As you may have heard, ESA's ROSETTA spacecraft successfully landed yesterday on the solid nucleus of comet 67/P, Churyumov-Gerasimenko - a 2.5 mile long conglomerate of rock and ice. I refrain from giving detail of that enormous achievement for humankind, because I rather want to comment on this rather funny twist of the whole story. But still let's first enjoy at least one nice picture of the surface of that distant solar system body...
So, about the "incident". Perhaps it was planned ? For sure Matt Taylor, the lead project scientist of the Rosetta mission, must have spent some time deciding what to wear before the press conference, where he would have the attention of millions of people around the world. But while lesser human beings would be mostly concerned with tie/no tie issues, Taylor appears to have decided for a rather radical solution to the dress code problem. See for yourself below.
Now, for sure this is an attention catcher. In an era when we strive for gender neutrality, and when Science tries to elevate itself as a vehicle of innovations and improvements of human society, wearing a shirt with hot chicks in a press release looks rather silly, but the guy might make more headlines than with the hard science alone this way. So is it all about maximizing the outreach impact ?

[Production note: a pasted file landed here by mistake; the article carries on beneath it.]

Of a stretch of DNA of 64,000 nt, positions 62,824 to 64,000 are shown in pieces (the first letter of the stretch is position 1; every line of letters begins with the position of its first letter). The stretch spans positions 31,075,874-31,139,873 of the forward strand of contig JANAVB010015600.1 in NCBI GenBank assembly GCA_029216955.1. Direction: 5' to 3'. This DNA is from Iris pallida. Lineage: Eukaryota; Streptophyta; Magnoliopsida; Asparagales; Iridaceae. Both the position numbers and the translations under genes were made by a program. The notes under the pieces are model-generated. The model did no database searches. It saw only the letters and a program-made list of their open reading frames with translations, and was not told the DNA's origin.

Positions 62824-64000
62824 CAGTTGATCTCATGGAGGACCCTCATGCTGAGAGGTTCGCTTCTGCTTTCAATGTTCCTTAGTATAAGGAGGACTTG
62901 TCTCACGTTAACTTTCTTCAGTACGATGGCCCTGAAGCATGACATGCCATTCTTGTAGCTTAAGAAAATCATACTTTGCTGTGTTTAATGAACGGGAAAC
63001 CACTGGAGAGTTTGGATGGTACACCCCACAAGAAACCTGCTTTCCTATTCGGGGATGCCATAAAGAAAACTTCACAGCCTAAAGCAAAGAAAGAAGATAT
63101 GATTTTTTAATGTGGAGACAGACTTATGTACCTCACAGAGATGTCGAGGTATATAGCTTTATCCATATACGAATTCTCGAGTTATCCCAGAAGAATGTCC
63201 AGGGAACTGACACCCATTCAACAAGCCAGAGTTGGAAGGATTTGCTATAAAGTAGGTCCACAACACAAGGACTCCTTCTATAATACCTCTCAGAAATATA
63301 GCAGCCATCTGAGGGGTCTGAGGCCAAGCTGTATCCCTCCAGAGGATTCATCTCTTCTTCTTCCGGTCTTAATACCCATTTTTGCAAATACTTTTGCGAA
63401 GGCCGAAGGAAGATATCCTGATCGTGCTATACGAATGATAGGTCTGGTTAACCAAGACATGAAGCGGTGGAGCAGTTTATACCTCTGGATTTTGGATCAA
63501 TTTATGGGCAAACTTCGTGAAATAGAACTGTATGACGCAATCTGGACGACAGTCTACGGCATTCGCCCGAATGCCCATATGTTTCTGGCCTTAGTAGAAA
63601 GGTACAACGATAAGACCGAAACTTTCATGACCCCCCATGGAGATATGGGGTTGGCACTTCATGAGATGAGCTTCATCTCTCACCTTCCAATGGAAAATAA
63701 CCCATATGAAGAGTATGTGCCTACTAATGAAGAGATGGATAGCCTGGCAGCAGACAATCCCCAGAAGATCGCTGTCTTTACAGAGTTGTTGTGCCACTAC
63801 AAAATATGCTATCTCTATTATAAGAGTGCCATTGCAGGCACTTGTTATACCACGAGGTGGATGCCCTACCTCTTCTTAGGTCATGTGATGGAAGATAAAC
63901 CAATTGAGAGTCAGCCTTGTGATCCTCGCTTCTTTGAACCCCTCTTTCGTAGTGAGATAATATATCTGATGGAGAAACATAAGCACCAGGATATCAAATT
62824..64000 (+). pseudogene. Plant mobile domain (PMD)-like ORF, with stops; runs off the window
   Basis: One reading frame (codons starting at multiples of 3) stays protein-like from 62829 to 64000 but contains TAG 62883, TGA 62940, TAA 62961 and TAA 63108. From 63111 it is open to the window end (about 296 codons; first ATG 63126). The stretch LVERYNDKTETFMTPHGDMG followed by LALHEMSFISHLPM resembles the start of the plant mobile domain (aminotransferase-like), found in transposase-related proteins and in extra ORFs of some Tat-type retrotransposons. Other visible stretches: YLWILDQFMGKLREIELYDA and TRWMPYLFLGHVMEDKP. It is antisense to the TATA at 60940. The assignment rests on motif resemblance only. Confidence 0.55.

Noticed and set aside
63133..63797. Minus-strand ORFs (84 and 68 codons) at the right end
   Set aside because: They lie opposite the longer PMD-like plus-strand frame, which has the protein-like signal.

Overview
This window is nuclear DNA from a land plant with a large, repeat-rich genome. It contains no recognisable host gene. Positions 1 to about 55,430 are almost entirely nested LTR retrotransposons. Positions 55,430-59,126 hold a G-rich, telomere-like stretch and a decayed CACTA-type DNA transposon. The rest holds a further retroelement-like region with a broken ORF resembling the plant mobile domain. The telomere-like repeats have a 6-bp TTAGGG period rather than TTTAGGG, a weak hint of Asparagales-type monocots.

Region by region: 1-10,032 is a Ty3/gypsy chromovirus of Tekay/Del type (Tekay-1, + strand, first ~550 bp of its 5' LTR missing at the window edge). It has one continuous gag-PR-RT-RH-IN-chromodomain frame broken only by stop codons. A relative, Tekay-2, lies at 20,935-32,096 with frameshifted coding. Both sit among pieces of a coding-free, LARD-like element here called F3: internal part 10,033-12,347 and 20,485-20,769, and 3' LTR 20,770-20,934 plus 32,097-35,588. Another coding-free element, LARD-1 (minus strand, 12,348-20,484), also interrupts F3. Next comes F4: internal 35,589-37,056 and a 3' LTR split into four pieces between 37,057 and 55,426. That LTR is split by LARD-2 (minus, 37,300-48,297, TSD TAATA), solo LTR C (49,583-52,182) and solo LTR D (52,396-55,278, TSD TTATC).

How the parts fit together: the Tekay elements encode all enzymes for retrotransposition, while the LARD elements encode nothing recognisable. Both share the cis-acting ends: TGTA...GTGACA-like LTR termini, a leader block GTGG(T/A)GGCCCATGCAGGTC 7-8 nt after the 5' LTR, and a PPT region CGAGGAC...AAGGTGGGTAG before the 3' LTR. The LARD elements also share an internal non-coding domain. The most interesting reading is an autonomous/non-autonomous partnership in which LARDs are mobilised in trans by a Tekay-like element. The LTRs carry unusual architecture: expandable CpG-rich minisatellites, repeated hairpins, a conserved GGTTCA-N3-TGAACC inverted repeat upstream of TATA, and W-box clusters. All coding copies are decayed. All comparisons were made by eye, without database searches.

I do not wish to self-elect myself to a censorship role - I hate censorship - but as much as I am of liberal views on such matters I believe the guy overdid it, whatever it was that he wanted to do. And the shirt really sucks, by the way. I would have appreciated much more if he had dyed his hair half blue and half green, or if he had performed a Maori dance in front of the camera.
By the way, in this other picture it becomes evident that the full body of the researcher is covered in tattoos. Perhaps he did not spend too much time in the choice of shirt after all ? And good grief, just look at the rest of his outfit... If the message is "I have no time to breathe due to this research project, and as I wake up I grab the first thing I set my opposable thumbs on" I think it is spot on, but it still calls for questions on who buys his clothes.
(from The Mary Sue)
Now all I ask is to see the next woman spokesperson of some experiment or lab wearing a shirt with pictures of succinctly-dressed men. It would be a way to look for gender balance in the bigger system. If a woman in such a position just gives us a nod, here at Science20 we'll open a web subscription to choose the shirt and fund the purchase.